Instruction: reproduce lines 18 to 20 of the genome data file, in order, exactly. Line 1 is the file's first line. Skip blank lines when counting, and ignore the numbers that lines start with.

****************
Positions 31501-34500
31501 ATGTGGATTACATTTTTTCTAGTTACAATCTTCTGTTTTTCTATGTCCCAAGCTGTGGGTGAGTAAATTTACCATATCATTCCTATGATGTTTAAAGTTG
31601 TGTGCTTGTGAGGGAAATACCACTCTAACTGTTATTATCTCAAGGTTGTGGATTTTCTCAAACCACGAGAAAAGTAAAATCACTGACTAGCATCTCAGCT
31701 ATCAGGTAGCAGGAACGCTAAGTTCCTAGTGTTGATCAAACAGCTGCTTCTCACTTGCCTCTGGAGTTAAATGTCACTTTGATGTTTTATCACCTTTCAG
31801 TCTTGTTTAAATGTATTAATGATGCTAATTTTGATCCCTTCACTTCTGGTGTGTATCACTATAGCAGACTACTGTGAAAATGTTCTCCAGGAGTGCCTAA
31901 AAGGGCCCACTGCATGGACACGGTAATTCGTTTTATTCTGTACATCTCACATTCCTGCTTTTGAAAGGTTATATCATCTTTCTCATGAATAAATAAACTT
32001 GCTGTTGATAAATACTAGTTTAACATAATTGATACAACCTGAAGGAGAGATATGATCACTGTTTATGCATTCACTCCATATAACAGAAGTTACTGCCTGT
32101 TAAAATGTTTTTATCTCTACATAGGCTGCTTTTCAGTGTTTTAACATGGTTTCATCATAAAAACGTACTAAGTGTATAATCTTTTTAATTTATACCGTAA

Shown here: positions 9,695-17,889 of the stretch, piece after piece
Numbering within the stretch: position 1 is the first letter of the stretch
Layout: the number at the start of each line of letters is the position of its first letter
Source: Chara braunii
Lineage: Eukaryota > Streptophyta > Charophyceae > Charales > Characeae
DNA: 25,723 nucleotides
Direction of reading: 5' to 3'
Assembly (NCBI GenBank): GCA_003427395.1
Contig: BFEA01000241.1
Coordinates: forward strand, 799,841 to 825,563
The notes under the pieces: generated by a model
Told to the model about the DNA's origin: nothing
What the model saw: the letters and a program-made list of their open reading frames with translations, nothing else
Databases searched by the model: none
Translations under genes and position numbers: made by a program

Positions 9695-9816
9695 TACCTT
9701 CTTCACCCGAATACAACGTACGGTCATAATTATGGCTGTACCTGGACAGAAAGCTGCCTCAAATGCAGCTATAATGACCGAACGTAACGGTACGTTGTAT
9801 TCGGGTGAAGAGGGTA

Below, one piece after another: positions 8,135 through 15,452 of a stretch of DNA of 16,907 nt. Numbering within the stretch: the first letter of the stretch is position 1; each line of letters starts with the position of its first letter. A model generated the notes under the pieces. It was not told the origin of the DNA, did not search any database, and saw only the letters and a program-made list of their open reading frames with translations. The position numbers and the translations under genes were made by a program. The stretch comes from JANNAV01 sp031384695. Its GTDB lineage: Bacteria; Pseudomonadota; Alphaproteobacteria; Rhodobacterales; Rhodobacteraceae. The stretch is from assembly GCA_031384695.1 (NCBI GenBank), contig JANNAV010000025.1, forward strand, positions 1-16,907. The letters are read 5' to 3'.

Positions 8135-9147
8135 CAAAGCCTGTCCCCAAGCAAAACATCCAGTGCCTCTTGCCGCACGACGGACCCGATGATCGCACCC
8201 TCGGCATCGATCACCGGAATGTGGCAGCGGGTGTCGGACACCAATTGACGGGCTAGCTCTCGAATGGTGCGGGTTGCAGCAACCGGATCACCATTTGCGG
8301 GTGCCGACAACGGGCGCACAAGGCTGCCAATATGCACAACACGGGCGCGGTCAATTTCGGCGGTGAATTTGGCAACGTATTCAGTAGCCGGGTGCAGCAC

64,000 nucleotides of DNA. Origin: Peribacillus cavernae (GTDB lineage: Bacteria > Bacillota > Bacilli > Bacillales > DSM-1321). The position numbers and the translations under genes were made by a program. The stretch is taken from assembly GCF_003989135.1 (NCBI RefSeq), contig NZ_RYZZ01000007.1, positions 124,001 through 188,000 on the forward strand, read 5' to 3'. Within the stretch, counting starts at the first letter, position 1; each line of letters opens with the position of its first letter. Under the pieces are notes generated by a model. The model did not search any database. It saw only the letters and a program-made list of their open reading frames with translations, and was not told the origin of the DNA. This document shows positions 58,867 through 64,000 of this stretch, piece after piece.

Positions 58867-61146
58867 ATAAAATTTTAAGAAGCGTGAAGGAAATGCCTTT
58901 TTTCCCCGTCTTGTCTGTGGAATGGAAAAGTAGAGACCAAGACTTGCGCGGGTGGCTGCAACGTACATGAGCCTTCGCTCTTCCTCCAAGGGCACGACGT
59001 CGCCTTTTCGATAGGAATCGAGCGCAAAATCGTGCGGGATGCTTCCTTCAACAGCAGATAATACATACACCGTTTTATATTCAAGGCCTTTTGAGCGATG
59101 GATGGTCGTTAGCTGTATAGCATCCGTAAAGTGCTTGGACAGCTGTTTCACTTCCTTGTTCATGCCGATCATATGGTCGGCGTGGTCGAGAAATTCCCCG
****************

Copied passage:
Coordinates: forward strand, 799,841 to 825,563
The notes under the pieces: generated by a model
Told to the model about the DNA's origin: nothing